Friday, November 25, 2011


That's how Kevin says Thanksgiving.  He knows it is the day when we eat turkey, stuffing and cranberry sauce.  He knows we go to "people's houses."  He doesn't know about pilgrims or Indians.  But he does know how to spread gratitude.

This year, Kevin, Vinny and I are spending the weekend on Long Island and it's the longest I've spent with Kevin in a while.  I was a little nervous initially about the three of us being together for four days.  Kevin has not been himself on our last few visits, shaking is fist and grabbing my shirt if he is not getting his way.  He has also looked at us several time as though he doesn't understand what we are saying.

But  things are different this weekend.  He's bubbling over with excitement for each activity that we do.  He has told me a dozen or so times a day that he loves me.  He and Vinny are joking with each other, usually at my expense.  It is a great relief to see him back to normal.

And it appears that the answer to his behavior issues may have been something very simple.  He had a lot of wax in his ears.  It must have been uncomfortable for him and the doctor said he could barely hear out of his right ear.  Something so simple that created such a difference in him.  As with most of his physical symptoms, he couldn't verbalize what he was feeling, but it had to come out in some way.

So this Sanksgimmin, I am grateful that Kevin is rubbing his hands together and giggling, a sign that he is ecstatic about what's about to happen. I am grateful for the vanilla ice cream with chocolate sauce at dinner tonight - Kevin's favorite treat. I am grateful that Vinny loves and accepts Kevin as readily as I do.  I am blessed.

Tuesday, November 22, 2011


I traveled to Gaithersburg MD today – a trip that includes Amtrak to Washington, DC and then driving from Union Station to Gaithersburg.  The train was coming into Philadelphia when I realized I had left my GPS back in my car in Newark.  Anxiety set in.  I have not been able to find my own way from Union Station to Gaithersburg in the three previous times I’ve traveled there.  No problem, I thought.  I’ll just grab a Garmin from National Car Rental.  But no, when I arrived at the counter in Washngton, they were out of GPS units.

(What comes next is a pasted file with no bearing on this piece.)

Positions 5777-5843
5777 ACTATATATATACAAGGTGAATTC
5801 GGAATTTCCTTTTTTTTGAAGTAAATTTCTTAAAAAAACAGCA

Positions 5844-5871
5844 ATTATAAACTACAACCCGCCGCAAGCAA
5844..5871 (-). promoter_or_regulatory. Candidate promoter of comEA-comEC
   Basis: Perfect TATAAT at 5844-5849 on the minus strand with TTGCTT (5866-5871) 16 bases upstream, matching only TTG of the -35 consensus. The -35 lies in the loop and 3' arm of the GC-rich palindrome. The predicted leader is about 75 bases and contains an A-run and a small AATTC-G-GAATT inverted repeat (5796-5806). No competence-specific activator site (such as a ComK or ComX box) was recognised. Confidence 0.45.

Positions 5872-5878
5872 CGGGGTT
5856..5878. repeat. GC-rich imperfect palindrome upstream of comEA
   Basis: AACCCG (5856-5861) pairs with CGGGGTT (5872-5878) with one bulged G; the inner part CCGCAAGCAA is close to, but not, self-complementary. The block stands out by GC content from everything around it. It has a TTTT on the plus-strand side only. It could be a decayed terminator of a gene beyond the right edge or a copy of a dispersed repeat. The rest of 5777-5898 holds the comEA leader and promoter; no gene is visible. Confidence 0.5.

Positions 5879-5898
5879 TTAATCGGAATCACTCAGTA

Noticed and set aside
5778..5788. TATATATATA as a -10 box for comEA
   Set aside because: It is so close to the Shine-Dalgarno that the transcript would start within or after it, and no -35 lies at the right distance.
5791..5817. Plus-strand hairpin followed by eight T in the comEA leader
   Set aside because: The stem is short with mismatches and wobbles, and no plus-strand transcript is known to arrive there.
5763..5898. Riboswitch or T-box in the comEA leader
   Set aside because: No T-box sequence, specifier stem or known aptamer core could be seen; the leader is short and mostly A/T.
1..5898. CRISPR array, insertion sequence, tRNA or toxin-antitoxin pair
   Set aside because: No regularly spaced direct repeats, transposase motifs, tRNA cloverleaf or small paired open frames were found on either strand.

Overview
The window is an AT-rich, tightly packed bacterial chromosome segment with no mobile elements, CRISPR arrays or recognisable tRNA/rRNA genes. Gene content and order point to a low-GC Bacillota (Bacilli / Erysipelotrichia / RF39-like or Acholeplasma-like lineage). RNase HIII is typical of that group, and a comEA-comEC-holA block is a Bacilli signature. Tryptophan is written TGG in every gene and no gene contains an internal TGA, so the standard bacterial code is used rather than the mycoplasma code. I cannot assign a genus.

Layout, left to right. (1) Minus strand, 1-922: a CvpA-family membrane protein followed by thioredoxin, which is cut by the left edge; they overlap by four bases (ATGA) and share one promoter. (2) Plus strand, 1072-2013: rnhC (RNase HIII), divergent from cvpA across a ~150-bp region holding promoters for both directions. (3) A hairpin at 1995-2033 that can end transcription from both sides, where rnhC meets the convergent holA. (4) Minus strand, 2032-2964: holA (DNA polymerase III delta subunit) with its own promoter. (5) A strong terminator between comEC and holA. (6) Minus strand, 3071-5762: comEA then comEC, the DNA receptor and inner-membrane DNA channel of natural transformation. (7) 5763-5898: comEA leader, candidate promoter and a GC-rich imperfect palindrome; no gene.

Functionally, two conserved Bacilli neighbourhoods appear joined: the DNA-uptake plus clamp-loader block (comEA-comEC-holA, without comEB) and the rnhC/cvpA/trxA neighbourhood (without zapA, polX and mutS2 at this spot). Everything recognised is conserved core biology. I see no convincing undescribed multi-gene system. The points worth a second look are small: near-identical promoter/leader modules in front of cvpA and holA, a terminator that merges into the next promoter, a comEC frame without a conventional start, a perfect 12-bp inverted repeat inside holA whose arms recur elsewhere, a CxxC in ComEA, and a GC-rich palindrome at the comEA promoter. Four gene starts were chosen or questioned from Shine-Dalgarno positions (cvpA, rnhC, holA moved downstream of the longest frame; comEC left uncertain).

Out of desperation, I asked for a map.  A map. A piece of paper with writing too small to read and creases impossible to refold.  As I exited the parking lot, I reached my first point of indecision.  Left or right?  Not even Mother Nature was cooperating, as a foggy rain prohibited my usual backup – the direction of the sun.  I knew I needed to go west then north.  I took a guess – a 50/50 shot.   I drove in a direction that felt like west.  My map showed some wonderful landmarks, but neglected to include important information like H Street. Then,  I saw a road sign for I-395, which was also on my map.  I was feeling more confident.
As I drove away from office buildings and landmarks into a more residential area, I became a little concerned, but I was also on a conference call simultaneously, so I kept driving, knowing eventually I’d hit the Beltway.
Which I did.  The southeastern part of the Beltway.  Almost directly opposite of where I was supposed to  be.  So much for my female intuition.
I knew based on the big loop of the Beltway on my map that I was going to be late for my meeting.   After calling to make my apologies, I drove through the rain, around Washington, making sure not to take the exit for 95 heading to Baltimore.  I arrived thirty minutes late.  After the meeting, I Google Mapped my way back to Union Station. With my shorthand directions, I arrived at the National Return lot in 45 minutes with only one wrong turn.  It was kind of a Garmin-lite approach.
I am digitized.  I can no longer effectively read a map.  My GPS has become as valuable to me as my wallet or my cell phone.   We often say, “What did we ever do without GPS’s?”  I remember the arguments my parents had when my mother’s errant directions landed us in Connecticut when we were supposed to be in Upstate New York.  She used a map that we got free from the Mobil station.  That’s what we did before the GPS – we got lost and argued.
I don’t mind being dependent upon electronics to guide me through life.  I just hate having to remember to take them everywhere.

Thursday, November 17, 2011